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Open Access Research article

The dynamic system of parental work of care for children with special health care needs: A conceptual model to guide quality improvement efforts

Kari R Hexem, Abigail M Bosk and Chris Feudtner*

Author Affiliations

PolicyLab and The Department of Medical Ethics, The Children's Hospital of Philadelphia, Philadelphia PA, USA

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BMC Pediatrics 2011, 11:95  doi:10.1186/1471-2431-11-95

Published: 25 October 2011

Abstract

Background

The work of care for parents of children with complex special health care needs may be increasing, while excessive work demands may erode the quality of care. We sought to summarize knowledge and develop a general conceptual model of the work of care.

Methods

Systematic review of peer-reviewed journal articles that focused on parents of children with special health care needs and addressed factors related to the physical and emotional work of providing care for these children. From the large pool of eligible articles, we selected articles in a randomized sequence, using qualitative techniques to identify the conceptual components of the work of care and their relationship to the family system.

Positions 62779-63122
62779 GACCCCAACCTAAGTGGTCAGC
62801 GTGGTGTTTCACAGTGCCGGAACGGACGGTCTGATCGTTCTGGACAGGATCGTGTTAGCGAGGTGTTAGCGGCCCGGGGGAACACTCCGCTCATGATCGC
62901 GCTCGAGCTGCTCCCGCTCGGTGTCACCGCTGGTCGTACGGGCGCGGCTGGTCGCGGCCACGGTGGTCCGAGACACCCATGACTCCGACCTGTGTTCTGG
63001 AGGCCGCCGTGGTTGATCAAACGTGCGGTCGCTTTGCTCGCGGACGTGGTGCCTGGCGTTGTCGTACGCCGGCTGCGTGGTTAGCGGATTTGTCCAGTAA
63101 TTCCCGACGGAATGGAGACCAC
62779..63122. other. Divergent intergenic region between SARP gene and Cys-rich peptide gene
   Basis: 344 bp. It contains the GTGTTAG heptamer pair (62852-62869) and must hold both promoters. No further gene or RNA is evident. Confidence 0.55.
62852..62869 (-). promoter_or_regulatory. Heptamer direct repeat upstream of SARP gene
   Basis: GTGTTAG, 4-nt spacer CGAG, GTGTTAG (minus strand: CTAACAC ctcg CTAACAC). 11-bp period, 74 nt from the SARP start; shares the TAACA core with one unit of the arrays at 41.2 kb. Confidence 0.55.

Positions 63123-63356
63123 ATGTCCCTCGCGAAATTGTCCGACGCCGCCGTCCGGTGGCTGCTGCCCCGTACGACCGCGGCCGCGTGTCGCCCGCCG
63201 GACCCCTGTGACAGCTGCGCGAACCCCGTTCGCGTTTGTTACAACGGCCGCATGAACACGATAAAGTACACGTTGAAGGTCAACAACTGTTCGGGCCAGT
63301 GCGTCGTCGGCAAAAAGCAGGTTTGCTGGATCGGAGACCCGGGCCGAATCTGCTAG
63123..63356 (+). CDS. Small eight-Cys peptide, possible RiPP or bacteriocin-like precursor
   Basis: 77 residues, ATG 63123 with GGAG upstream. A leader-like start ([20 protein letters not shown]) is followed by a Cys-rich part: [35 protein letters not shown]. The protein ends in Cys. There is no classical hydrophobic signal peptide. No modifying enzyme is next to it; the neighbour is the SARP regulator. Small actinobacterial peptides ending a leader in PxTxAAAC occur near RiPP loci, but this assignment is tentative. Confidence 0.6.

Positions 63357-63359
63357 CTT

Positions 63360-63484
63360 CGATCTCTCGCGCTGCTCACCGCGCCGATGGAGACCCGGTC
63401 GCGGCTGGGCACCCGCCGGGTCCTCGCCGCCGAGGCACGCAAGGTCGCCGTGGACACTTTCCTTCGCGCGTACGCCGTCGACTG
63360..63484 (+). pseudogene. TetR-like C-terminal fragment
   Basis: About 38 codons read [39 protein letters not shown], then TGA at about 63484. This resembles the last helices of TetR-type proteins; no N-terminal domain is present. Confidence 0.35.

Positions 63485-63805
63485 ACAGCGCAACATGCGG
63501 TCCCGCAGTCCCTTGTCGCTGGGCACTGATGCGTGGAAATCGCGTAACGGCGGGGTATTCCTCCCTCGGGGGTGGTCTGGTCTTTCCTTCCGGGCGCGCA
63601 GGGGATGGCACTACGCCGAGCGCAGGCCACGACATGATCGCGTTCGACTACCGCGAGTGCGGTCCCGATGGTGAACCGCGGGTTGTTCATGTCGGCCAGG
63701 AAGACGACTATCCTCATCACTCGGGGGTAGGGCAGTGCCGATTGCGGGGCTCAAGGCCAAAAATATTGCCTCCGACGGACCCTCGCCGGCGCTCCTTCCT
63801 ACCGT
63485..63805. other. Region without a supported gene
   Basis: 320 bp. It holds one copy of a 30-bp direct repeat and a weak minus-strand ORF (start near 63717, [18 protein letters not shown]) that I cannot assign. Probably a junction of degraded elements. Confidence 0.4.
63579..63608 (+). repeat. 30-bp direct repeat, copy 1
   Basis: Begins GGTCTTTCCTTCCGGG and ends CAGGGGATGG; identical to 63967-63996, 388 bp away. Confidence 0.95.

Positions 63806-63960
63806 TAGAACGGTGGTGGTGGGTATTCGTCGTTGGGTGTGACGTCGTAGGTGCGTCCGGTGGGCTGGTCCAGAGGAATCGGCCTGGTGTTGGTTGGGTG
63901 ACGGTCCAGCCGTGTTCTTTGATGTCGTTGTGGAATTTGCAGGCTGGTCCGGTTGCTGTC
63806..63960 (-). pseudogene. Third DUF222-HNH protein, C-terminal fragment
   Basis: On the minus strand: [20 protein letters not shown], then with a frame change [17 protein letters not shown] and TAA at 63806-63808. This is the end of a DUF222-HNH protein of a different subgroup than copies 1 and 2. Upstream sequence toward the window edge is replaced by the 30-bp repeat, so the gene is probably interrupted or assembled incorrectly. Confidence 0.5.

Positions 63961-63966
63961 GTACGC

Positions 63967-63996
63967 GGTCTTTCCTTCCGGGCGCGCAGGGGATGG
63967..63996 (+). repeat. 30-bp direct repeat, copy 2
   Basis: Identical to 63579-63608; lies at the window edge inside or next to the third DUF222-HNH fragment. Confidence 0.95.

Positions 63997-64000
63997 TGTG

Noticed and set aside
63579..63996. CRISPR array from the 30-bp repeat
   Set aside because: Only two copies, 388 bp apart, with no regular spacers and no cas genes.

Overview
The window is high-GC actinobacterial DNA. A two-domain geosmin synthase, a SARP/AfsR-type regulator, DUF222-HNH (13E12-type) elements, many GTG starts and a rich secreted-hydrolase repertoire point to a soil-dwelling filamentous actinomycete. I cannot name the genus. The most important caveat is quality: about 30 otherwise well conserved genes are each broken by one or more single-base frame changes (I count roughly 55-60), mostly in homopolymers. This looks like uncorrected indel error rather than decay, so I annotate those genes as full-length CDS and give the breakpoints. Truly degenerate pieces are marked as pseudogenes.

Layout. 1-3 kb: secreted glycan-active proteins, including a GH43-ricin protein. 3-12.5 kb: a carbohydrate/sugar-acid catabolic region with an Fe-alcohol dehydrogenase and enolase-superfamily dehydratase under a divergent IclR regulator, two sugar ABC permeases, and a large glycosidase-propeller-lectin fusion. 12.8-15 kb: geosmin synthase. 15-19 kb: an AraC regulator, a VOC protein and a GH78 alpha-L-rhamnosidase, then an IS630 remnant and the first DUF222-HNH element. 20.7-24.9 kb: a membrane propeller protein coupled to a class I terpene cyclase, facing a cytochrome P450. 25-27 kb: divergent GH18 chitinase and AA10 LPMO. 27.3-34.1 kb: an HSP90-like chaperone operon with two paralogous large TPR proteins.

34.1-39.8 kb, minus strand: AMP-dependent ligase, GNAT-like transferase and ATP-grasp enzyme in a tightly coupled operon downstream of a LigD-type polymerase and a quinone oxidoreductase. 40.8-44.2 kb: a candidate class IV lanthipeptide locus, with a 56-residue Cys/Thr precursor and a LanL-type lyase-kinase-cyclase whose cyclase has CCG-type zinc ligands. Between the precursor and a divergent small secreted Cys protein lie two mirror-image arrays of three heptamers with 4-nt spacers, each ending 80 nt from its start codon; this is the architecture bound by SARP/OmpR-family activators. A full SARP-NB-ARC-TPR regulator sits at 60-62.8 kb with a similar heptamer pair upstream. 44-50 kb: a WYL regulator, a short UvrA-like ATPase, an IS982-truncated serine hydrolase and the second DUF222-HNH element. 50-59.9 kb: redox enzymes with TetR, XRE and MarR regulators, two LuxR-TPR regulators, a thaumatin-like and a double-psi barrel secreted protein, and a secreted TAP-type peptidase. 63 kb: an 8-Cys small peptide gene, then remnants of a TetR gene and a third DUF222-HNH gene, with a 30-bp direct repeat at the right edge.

Results

The work of care for a child with special health care needs occurs within a dynamic system that comprises 5 core components: (1) performance of tasks such as monitoring symptoms or administering treatments, (2) the occurrence of various events and the pursuit of valued outcomes regarding the child's physical health, the parent's mental health, or other attributes of the child or family, (3) operating with available resources and within certain constraints (4) over the passage of time, (5) while mentally representing or depicting the ever-changing situation and detecting possible problems and opportunities. These components interact, some with simple cause-effect relationships and others with more complex interdependencies.

Conclusions

The work of care affecting the health of children with special health care needs and their families can best be understood, studied, and managed as a multilevel complex system.